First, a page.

What was the toughest challenge you faced during your career?

After about a year after I relocated to San Francisco for work, the team went through a reorganization, which effectively meant that we had a choice: leave the company, or find a new role within the next few weeks. I really felt like I had a good grip on the role, I found my ‘groove’ and was on the right track for advancement - and all that was brought to an abrupt halt with this change. 

As my visa to stay in the US was tied to my employment with the company, on top of the shock of ‘losing’ our roles, I had to deal with the added pressure of finding something within the company in a short time period to make sure I could stay in the country. And as if that was not enough to deal with, my credit card details were stolen, and I had to make sure I was getting all that money back. To finish the trifecta of bad-luck, I partially tore my ACL. I quickly learned that physical pain is very draining energy-wise. As I mentioned earlier, walking is such a big part of my mental health, and in a very unsettling time in which I needed to clear my head and find moments of calm, I could not rely on my ‘proven’ methods of self-care. 

Now I can laugh about that small moment in my history when everything seemed to be going wrong. But going through it was hard. I can honestly say that ultimately, it all brought me good things and lessons for life (although I could have done without the hassle of credit card debt), and it brought me exactly where I needed to be, but it’s hard to see that when you’re right in it. 

How did you get through that period? What advice for people dealing with similar difficulties? 

I really felt that I was thrown off my course, and was trying to get back into the midst of that current that was pushing me forward very comfortably up to that moment in time. It truly is exhausting. So first of all, allowing myself to just be, and feel bad about it and absorb the shock was needed, so I could catch my breath.

I see myself as very independent, I’m used to doing things alone and by myself. However, what got me through this period was other people. I had to lean in, and open up. That’s easier with friends and family, but still difficult so it took effort. It was even more difficult - at least to me - to do that at work with colleagues, but I did it. After the shock of the initial news wore off, I set up so many coffee-chats with anyone and everyone I could think of. People are so willing to help - but often they just don’t know that you are in need of it if you don’t let them know. You have to ask.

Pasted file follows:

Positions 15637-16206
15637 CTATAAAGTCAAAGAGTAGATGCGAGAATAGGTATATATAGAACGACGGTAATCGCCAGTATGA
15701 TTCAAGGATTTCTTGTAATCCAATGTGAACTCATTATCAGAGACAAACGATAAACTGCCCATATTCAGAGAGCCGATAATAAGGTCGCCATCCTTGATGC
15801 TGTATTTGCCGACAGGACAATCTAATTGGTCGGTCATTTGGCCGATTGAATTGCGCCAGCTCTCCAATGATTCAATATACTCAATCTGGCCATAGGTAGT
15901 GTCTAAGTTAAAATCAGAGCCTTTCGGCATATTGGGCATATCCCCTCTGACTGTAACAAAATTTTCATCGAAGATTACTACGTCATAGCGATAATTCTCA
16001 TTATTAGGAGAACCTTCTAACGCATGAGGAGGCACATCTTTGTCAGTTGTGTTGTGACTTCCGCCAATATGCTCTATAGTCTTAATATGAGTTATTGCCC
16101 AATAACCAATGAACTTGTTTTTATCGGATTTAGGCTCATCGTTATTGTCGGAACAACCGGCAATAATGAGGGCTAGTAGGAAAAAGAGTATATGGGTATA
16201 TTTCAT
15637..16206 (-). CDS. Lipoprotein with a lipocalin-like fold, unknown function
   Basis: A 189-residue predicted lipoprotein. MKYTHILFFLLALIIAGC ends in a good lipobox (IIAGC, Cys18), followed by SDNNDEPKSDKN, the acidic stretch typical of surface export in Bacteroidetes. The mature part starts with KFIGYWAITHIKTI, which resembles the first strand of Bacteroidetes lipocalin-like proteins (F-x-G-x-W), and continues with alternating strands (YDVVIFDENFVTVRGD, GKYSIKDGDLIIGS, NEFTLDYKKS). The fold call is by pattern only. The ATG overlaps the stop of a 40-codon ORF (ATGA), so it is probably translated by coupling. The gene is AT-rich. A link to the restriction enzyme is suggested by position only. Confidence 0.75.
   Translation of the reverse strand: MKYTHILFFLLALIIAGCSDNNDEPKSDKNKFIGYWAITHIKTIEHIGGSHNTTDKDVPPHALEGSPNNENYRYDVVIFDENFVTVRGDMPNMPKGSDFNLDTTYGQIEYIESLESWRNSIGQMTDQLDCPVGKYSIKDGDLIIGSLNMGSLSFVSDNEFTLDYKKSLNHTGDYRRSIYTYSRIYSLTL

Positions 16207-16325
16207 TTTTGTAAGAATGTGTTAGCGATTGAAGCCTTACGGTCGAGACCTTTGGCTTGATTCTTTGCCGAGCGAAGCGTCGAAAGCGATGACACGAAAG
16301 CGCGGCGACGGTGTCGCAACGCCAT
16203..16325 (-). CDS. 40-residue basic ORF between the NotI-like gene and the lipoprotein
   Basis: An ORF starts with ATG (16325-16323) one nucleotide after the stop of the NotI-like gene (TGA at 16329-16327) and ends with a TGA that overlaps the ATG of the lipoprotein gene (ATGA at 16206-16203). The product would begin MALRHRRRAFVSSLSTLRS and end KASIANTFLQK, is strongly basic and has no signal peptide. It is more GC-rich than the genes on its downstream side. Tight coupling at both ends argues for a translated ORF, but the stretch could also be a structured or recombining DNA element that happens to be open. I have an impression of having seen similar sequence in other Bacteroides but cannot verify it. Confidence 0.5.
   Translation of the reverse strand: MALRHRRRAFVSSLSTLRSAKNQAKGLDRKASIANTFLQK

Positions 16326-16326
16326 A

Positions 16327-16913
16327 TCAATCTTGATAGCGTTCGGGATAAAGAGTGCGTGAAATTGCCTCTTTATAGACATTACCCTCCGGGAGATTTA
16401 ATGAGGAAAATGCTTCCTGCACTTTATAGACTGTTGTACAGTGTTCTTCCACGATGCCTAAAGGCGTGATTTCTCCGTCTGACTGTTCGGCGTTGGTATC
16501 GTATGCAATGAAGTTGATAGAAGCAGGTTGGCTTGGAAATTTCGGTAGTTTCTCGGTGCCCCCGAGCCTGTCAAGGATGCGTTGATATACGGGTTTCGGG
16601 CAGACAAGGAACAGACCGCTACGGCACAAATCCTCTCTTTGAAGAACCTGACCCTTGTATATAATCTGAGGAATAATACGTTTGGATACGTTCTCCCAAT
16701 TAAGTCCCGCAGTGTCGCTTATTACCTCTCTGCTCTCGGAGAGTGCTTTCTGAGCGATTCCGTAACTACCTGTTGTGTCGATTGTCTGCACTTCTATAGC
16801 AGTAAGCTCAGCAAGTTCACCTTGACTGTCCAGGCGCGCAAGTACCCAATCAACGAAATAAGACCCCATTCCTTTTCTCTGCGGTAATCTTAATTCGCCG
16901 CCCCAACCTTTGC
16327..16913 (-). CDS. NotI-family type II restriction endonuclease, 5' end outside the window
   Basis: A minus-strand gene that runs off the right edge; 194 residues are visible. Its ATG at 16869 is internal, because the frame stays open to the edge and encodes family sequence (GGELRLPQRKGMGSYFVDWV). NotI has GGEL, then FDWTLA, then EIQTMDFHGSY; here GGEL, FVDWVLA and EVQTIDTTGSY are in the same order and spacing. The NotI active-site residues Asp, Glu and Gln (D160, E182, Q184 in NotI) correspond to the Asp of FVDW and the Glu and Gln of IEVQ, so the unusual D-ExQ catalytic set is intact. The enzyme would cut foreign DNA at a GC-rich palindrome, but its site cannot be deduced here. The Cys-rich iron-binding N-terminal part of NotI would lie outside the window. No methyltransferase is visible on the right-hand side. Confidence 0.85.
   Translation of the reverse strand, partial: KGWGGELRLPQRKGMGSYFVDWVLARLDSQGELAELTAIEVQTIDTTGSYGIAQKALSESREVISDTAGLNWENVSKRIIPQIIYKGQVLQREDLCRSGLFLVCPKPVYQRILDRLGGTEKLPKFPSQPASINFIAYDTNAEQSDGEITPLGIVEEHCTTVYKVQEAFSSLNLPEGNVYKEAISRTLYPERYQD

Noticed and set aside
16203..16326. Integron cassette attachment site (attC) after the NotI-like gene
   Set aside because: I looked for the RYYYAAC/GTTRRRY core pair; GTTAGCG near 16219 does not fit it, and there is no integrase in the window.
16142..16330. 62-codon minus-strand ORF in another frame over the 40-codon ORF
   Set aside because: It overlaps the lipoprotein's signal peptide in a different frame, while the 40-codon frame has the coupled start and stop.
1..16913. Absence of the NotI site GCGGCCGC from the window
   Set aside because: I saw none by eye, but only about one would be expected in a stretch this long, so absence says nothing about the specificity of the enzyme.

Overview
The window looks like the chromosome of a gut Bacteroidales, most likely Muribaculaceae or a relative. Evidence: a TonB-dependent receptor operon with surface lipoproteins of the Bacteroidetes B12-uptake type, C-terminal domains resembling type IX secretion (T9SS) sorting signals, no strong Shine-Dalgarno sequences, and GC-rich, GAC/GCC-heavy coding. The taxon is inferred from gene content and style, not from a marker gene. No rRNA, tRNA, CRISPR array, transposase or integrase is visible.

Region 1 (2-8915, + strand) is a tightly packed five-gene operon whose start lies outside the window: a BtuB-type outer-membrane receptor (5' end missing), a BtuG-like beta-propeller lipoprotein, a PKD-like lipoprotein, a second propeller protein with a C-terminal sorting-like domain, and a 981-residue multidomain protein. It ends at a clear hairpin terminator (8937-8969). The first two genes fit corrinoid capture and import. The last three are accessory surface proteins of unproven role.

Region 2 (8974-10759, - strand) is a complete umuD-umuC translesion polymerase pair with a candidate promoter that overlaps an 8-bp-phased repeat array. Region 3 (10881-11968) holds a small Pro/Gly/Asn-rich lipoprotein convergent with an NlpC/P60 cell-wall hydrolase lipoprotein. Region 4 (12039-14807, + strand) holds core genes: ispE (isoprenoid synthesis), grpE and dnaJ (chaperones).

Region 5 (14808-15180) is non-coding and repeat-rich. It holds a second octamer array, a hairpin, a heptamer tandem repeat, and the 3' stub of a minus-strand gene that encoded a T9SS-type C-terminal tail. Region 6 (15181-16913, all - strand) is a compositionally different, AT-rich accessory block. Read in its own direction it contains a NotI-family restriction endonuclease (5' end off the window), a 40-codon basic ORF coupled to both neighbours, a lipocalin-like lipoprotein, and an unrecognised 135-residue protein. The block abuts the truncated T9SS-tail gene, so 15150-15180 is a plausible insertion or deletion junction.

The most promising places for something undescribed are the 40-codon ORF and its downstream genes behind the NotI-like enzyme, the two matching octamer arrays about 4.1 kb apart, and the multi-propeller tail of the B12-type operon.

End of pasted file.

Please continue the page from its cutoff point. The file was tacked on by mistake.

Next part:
I think this period made me a little bit bolder in asking for what I need, and that’s a skill I still benefit from today (yet continue to have to practice, as it does not come naturally to me).

Mental health and feeling good are crucial to maximizing performance. How do you prioritize your mental health?

Through meditation and yoga, I’ve really learned to listen to my body. Most of the time I can translate it - but of course, this is a lifelong journey, so I’m still learning and don’t always get it right. 

I now have more freedom than previously: I can decide each morning, after my cup of tea and that moment of reflection, what has to be done today, and what I want to do that day, and whether I’m up for it, and adjust my schedule accordingly. 

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Sometimes that means that I start my day with an hour walk outside while listening to a podcast, so that I can start working productively after that. Sometimes it means I set an alarm so I remind myself to take breaks, as I can get so immersed in what I’m doing. 

Ultimately, it’s about tuning in, and learning when it serves me better to give in and and change my plans altogether, or to switch things around so I change my perspective or mood and I can ‘push’ through with my original plans. 

Before the pandemic hit, you may have worked in an office or corporate setting, but what do you foresee happening now? How do you see companies allowing employees to work post-pandemic?

I did work in an office, and I actually liked it! At the start of the pandemic, I really missed that social interaction, the coffee chats, the banter. But, I think I was part of a small minority who felt that way. The overall feeling I got was that everyone seemed to be happier with the remote work set-up, with the freedom to choose how they’d spend their commute time, where they’d live, and how much more time they could spend with loved ones. So, I hope that companies will make a true effort to listen to their employees, listen to the pain-points, listen to what the benefits of this freedom can bring the company in the long run, and that more hybrid or individualized options become available.

If you could have lunch with one person in the world, who would it be and why?

I have been reading a lot about Helen Keller lately, and I would love to have lunch with her, and just soak in her wisdom and zest for life. Reading her essay on Optimism, knowing she was both deaf and blind is just mind blowing to me: she showed such determination, courage and grace in what would have felled many others dealt the same extremely unlucky hand. 

If you could inspire a movement, what would it be and why?

To live in Joy! 

The mission of our company is to create a community of like minded people who choose to live in joy. Who expand their awareness of who they are, who explore their passions and what drives them, and who fully embrace life - the ups, the downs, and anything in between. I truly believe that everyone has this capacity to live more fully, more present, and more joyful, and with that, I truly believe we can make a difference, and impact ourselves, our community, and our world. And we personally, our communities and our world do need, and deserve, the absolute best we can give.

Please list your social media handles so we can tag you.

Instagram: @the1reset

Facebook: @the1reset